Poland is gradually emerging as a potentially important investment market for offshore wind - but although a number of international companies continue to show an interest in investing in the country''s onshore sector, progress in offshore development remains sluggish.

According to IRENA, the Polish offshore wind energy technology sector offers strong synergies with the domestic shipbuilding and port industries

According to IRENA, the Polish offshore wind energy technology sector offers strong synergies with the domestic shipbuilding and port industries

So, what are the prospects for the ongoing growth of the Polish offshore wind energy sector?

The latest figures from the International Renewable Energy Agency (IRENA) reveal that Poland is on course to increase the proportion of power it generates from renewable energy from seven per cent in 2010 to nearly 38 per cent by 2030. The fact that the country benefits from a very favourable natural wind resource also means that the country's offshore wind energy sector is particularly well suited to benefit from this growth. In fact, among the range of non-biomass renewables options, IRENA believes that wind power has the largest potential of any renewable energy sector in Poland - particularly in view of the fact that, as Dr Dolf Gielen, Director of the IRENA Innovation and Technology Centre, explains, the Baltic Sea region offers 'very good wind speeds, typically much higher than speeds inland.'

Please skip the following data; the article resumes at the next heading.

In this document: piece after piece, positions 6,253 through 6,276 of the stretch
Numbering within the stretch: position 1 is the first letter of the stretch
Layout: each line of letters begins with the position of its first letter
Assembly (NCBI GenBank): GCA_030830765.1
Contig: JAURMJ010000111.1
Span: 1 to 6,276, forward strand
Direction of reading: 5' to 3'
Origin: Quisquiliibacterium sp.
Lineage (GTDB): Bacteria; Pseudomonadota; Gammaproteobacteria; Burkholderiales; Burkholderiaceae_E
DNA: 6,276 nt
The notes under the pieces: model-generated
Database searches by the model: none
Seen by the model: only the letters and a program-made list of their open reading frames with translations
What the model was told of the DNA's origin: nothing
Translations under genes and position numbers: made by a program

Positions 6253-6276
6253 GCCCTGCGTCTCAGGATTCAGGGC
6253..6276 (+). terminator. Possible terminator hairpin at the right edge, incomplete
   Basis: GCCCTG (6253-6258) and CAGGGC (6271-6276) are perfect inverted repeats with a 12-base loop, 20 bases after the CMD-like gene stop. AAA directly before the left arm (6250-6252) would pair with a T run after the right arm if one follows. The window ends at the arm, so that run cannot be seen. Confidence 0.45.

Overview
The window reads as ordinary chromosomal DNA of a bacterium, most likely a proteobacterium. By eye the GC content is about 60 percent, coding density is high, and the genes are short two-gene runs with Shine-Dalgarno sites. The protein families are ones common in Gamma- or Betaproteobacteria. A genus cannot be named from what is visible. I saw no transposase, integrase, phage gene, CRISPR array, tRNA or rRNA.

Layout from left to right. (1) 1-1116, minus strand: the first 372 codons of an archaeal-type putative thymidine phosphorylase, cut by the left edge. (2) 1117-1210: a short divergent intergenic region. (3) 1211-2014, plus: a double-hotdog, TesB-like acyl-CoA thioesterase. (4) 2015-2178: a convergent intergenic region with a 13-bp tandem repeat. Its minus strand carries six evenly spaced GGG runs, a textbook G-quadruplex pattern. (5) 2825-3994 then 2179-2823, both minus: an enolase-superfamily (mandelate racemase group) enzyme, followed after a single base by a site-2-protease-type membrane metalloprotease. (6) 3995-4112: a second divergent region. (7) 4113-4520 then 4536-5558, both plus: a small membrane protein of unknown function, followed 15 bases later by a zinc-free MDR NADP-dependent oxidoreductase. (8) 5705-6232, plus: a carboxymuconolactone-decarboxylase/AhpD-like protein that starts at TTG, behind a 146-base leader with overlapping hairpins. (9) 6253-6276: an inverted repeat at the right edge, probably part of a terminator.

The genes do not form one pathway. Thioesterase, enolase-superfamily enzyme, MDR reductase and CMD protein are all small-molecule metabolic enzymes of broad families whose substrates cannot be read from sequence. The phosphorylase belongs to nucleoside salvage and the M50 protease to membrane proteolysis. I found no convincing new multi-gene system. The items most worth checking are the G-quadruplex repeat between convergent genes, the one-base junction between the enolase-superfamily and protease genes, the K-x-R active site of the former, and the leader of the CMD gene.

Even so, the prospect of grabbing a slice of the burgeoning Polish onshore market continues to pique the interest of a growing number of companies - including Vestas, which has recently won a 14-year service renewal agreement totalling 146MW for four wind farms in the country, and Spanish wind energy company Acciona, which has recently established its third wind farm there - so far at the expense of the offshore sector.

In an effort to lay the foundations for exploiting the undeniable potential of its offshore wind resource, the Polish authorities have established a system whereby prospective investors can apply for the rights to establish wind farms in Polish maritime areas (PSZW) and particular areas of an exclusive economic zone (EEZ) set aside for the development of offshore wind farms. Investors securing such rights are then permitted to 'erect and exploit artificial islands, installations and equipment' for a period of 30 years, opening the way for further development.

According to Krzysztof Tyszkiewicz, Vice President at the Polish Wind Energy Association (PWEA), there is a 'technical potential' to produce 20 GW of energy from offshore wind across the PSZW and EEZ areas - and installations with an overall capacity of 1GW are envisaged by 2020,and 'in the order of and up to 10 GW' by 2030.